Mighty Minerals

What We Need to Stay Healthy



marilyn barbone/Shutterstock.com

Minerals—inorganic chemical elements or compounds that cannot be produced by the body, but occur in nature—play a key role in helping us function at our best.
 

According to the authors of Minerals: The Forgotten Nutrient - Your Secret Weapon for Getting and Staying Healthy, they are integral to our health. Joy Stephenson-Laws, the lead author and founder of the nonprofit Proactive Health Labs, in Santa Monica, California, suggests getting a full-spectrum mineral test through a healthcare provider to identify any deficiencies or imbalances.

Although the U.S. Food and Drug Administration gives a broad, general Recommended Dietary Allowance (RDA) for minerals, it’s not the most up-do-date or the most specific information according to gender, age or stage in life. The more current Dietary Reference Intakes (DRI) are nutrient-reference values developed by the Institute of Medicine (IOM) of the National Academies—five private, nonprofit institutions that provide independent, objective analysis, located in Washington, D.C., Irvine, California, and Woods Hole, Massachusetts. Intended to serve as a guide for good nutrition by covering 40-plus nutrient substances and more demographically specific than the RDA, the DRI provides a scientific basis for the development of food guidelines in the U.S. and Canada.

This list of important minerals, based on the worldwide studies collected in the journal Minerals, is a good starting point. Another good reference is the extensive chart from the IOM of the National Academy of Sciences.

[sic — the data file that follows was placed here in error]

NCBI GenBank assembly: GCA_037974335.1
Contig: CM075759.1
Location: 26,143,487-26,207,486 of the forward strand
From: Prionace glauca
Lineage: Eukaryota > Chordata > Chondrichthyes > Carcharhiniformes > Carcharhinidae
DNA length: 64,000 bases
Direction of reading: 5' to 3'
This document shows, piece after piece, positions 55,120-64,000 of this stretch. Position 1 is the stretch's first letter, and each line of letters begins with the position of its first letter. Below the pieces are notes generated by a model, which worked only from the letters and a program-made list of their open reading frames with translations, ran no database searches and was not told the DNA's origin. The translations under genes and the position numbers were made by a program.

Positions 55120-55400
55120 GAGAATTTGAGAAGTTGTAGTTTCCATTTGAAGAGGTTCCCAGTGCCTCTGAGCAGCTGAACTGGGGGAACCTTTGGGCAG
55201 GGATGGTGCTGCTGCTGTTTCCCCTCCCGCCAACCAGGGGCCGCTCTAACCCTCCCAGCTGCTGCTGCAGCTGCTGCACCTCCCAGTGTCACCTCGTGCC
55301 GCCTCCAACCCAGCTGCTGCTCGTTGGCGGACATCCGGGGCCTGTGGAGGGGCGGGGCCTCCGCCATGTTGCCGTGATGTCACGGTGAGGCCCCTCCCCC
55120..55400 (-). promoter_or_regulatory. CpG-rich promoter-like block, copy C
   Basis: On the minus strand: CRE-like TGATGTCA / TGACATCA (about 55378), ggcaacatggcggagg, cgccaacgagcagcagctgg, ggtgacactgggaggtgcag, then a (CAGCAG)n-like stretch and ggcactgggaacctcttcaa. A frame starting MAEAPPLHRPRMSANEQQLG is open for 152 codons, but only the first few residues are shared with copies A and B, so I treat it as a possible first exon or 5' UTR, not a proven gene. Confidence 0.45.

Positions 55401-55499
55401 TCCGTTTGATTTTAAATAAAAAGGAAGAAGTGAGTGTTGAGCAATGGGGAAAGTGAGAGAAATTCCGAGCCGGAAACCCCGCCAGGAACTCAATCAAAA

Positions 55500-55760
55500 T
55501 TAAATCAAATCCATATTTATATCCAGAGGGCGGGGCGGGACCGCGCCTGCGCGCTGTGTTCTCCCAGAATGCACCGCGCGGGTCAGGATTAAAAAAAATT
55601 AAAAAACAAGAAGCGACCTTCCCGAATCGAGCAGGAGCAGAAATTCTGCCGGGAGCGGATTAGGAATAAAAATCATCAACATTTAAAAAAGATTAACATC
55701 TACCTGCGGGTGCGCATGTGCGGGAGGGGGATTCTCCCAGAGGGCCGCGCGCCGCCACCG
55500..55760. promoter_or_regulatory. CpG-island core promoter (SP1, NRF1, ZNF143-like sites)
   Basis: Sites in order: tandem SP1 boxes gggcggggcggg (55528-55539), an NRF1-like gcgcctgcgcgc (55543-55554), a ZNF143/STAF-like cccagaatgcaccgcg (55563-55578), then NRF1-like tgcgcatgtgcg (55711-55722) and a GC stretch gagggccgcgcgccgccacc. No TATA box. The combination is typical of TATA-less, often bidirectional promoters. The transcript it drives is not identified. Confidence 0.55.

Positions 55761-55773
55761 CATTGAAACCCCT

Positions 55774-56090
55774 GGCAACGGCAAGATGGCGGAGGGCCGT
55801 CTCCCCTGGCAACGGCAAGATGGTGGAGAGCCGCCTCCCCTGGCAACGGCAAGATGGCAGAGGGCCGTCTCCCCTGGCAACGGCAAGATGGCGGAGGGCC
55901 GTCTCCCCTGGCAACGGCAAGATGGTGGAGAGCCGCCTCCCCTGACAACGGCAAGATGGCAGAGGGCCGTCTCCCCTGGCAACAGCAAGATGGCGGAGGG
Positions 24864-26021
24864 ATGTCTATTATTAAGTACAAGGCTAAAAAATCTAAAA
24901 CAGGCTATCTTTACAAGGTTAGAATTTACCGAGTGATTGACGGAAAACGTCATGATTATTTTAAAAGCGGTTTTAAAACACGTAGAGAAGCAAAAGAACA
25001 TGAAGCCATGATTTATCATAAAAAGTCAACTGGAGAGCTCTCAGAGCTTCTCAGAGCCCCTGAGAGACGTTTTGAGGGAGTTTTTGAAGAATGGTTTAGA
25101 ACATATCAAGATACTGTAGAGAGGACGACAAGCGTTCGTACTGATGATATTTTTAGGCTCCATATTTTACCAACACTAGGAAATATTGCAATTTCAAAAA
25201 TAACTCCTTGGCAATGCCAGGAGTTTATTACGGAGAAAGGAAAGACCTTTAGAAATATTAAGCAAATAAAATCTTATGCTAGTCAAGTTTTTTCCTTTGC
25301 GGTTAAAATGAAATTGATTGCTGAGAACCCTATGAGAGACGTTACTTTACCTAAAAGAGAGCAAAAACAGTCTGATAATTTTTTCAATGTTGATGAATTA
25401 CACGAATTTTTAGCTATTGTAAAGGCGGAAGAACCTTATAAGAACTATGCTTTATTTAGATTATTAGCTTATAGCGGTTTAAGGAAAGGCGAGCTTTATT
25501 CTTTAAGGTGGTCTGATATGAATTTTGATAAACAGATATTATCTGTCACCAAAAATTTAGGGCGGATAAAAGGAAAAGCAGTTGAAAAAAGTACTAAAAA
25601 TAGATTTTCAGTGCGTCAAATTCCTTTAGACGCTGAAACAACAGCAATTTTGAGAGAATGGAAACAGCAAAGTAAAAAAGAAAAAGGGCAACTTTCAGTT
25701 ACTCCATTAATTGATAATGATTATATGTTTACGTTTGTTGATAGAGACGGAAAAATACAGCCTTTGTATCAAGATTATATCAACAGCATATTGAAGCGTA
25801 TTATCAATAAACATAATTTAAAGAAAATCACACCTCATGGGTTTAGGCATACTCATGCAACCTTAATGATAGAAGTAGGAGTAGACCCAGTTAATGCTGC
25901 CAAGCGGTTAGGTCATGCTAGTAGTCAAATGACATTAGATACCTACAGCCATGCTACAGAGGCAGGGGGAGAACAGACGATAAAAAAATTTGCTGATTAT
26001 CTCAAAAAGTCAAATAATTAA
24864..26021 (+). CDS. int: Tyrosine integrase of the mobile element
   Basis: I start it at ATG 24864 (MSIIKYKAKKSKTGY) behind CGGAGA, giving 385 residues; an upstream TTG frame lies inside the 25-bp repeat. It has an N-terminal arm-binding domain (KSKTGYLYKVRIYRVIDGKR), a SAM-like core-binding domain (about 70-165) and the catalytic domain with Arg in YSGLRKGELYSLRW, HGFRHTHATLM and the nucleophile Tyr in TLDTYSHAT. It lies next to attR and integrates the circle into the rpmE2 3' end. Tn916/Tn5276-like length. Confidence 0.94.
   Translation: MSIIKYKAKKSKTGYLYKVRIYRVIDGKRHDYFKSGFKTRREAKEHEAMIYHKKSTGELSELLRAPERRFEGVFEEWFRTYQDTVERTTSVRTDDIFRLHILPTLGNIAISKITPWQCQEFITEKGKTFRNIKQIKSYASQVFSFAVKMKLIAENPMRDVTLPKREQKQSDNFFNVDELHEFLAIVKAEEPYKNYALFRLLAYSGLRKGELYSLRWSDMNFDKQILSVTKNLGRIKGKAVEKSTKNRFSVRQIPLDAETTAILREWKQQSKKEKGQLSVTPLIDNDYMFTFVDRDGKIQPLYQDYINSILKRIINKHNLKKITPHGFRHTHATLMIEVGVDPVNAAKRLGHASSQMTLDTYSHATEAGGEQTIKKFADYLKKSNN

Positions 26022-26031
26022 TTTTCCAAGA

Our Body’s Periodic Table

Sodium with Chlorine

Why we need it: fluid balance, nerve transmission, muscle contraction

Food sources: sodium combines with chlorine in salt; Himalayan sea salt also contains 84 trace elements

Recommended Daily Intake: 1,500 milligrams (mg) of sodium

Potassium

Why we need it: fluid balance, nerve transmission, muscle contraction

Food sources: bananas, dried figs, nuts, avocadoes

Recommended Daily Intake: 4.7 grams (g)

Calcium

Why we need it: strong teeth and bones, muscle relaxation and contraction, blood clotting, blood pressure regulation, immune system health

Food sources: leafy green vegetables, fortified nut milk, dairy products, canned sardines/salmon, dried figs, oysters; plus mineral water brands labeled higher in calcium and lower in sodium, per integrative medicine pioneer Dr. Andrew Weil

Recommended Daily Intake: 1,000 to 1,200 mg

Sulfur

Why we need it: joint function  

Food sources: fish, beef, poultry, egg yolks, beans, coconuts, bananas, garlic

Recommended Daily Intake: 6 mg of sulfur-containing amino acids per pound of adult weight

Phosphorous

Why we need it: works with calcium to build strong bones, repair cells

Food sources: salmon, yogurt, turkey, lentils, almonds

Recommended Daily Intake: 700 mg

Magnesium

Why we need it: strong bones, energy, mental health

Food sources: leafy green vegetables, nuts, seeds and foods with fiber

Recommended Daily Intake: 310 to 320 mg for adult women, 410 to 420 mg for adult men

Iron

Why we need it: helps make blood hemoglobin

Food sources: breakfast cereals fortified with iron, white beans, dark chocolate, beef liver, spinach